Ask yourself: What triggers the spending? How does the person feel before, during and after the purchase? Did anyone in his or her family spend money in the same way? What impact might that have on their current money-management skills? Taking a curious stance increases mutual understanding, fosters compassion and sets the stage for real change.

2. Examine your side of the equation. Often the behavior that attracted you to your partner is now the one that is driving you crazy. Take some time to think about your part of the couple dynamic as it relates to money. When you first started dating, did you find your partner's ability to spend freely attractive? Do you prefer being the one in financial control and, therefore, married to someone who is less financially knowledgeable?

Dr. Benson explained, "Spouses often enable money disorders like compulsive buying, sometimes to distract their partner from some of their own negative behaviors. More than once I've encountered couples where the wife's compulsive buying is partially an expression of anger about a husband's infidelity."

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It is important that you look inward and understand your relationship with money and what part you play in the dynamic. Whether you like it or not, when it comes to couples and money, the solution lies in both partners changing their behavior, not just one.

3. Explore your money mind-sets. Each of us has a unique money history that impacts our money mind-sets. A money mind-set is a set of beliefs about money that impact our saving, spending and investing every day. These attitudes are formed between the ages of 5 and 15 from watching our parents' financial habits, are very childlike in nature and often reside in our unconscious mind. They tend to be overly simplistic rules that fall short when addressing the complexity needed when managing money as an adult. It is important that you learn to identify your money mind-set and then take the time to learn about your partner's. Armed with this knowledge, you can better understand yourself and your partner.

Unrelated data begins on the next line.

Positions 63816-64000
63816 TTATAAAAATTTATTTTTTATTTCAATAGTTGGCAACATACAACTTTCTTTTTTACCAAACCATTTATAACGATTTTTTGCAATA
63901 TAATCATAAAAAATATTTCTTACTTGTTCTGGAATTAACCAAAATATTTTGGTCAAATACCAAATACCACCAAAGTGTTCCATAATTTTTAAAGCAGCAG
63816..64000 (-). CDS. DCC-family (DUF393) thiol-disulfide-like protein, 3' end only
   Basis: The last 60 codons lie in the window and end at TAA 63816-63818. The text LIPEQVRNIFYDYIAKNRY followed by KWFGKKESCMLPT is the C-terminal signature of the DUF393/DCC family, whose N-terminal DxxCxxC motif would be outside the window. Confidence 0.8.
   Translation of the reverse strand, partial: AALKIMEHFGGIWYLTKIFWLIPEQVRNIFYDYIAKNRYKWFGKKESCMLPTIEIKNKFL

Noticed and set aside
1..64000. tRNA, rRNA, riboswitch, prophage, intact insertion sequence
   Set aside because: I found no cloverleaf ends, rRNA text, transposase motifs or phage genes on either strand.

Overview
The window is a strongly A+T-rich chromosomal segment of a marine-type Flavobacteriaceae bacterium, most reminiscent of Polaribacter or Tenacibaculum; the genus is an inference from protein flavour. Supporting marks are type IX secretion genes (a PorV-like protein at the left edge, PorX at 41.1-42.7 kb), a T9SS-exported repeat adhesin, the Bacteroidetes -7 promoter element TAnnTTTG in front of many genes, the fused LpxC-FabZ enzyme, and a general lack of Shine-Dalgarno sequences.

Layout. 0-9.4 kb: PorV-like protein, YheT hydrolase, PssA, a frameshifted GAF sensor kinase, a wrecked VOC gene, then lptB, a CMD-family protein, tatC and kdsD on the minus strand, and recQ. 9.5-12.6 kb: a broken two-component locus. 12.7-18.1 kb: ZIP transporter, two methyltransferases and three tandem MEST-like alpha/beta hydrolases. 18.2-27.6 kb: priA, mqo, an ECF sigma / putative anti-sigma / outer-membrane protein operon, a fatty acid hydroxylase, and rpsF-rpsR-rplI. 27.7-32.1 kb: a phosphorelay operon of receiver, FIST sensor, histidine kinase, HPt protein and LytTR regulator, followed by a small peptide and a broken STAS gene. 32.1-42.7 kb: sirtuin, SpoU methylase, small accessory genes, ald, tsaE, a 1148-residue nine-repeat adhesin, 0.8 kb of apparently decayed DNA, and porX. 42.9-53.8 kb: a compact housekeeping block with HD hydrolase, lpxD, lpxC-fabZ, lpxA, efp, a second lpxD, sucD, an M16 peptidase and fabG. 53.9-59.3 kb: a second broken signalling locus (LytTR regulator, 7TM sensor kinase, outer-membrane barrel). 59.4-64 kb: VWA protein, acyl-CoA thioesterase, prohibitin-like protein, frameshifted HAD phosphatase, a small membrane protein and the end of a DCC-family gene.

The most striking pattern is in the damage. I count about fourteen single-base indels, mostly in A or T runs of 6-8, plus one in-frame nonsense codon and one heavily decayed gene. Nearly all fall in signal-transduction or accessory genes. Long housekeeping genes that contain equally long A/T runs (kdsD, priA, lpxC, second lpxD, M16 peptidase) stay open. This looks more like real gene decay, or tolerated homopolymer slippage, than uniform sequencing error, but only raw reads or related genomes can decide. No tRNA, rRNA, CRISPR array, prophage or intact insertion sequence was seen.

4. Recognize that changing money behaviors takes time. Be patient with yourself and your partner as you address your different mind-sets about spending and saving. If you both agree to stick to a spending plan for the month and one of you falls off the wagon, take time to look at what triggered the slip and how both of you may have contributed to the situation. Revisit how your money history and mind-set may have contributed to this recent slip. Fight the urge to argue and instead learn from each mistake. The only way for true behavioral change to happen is through trial and error.

5. Get help from a professional, if needed. If you find you and your partner have the same argument over and over, despite following the above steps, consider getting professional help. Talk to your financial advisor together and see how he may be able to help. Also consider reaching out to a counselor who specializes in compulsive buying or a coach who works with couples around money issues. Having a neutral party to hear both of your perspectives and work with you as a team to find balance in your financial lives could make the difference between becoming another divorce statistics and living happily ever after.

By Kathleen Burns Kingsbury, special to CNBC.com. She is the author of several books, including "How to Give Financial Advice to Couples."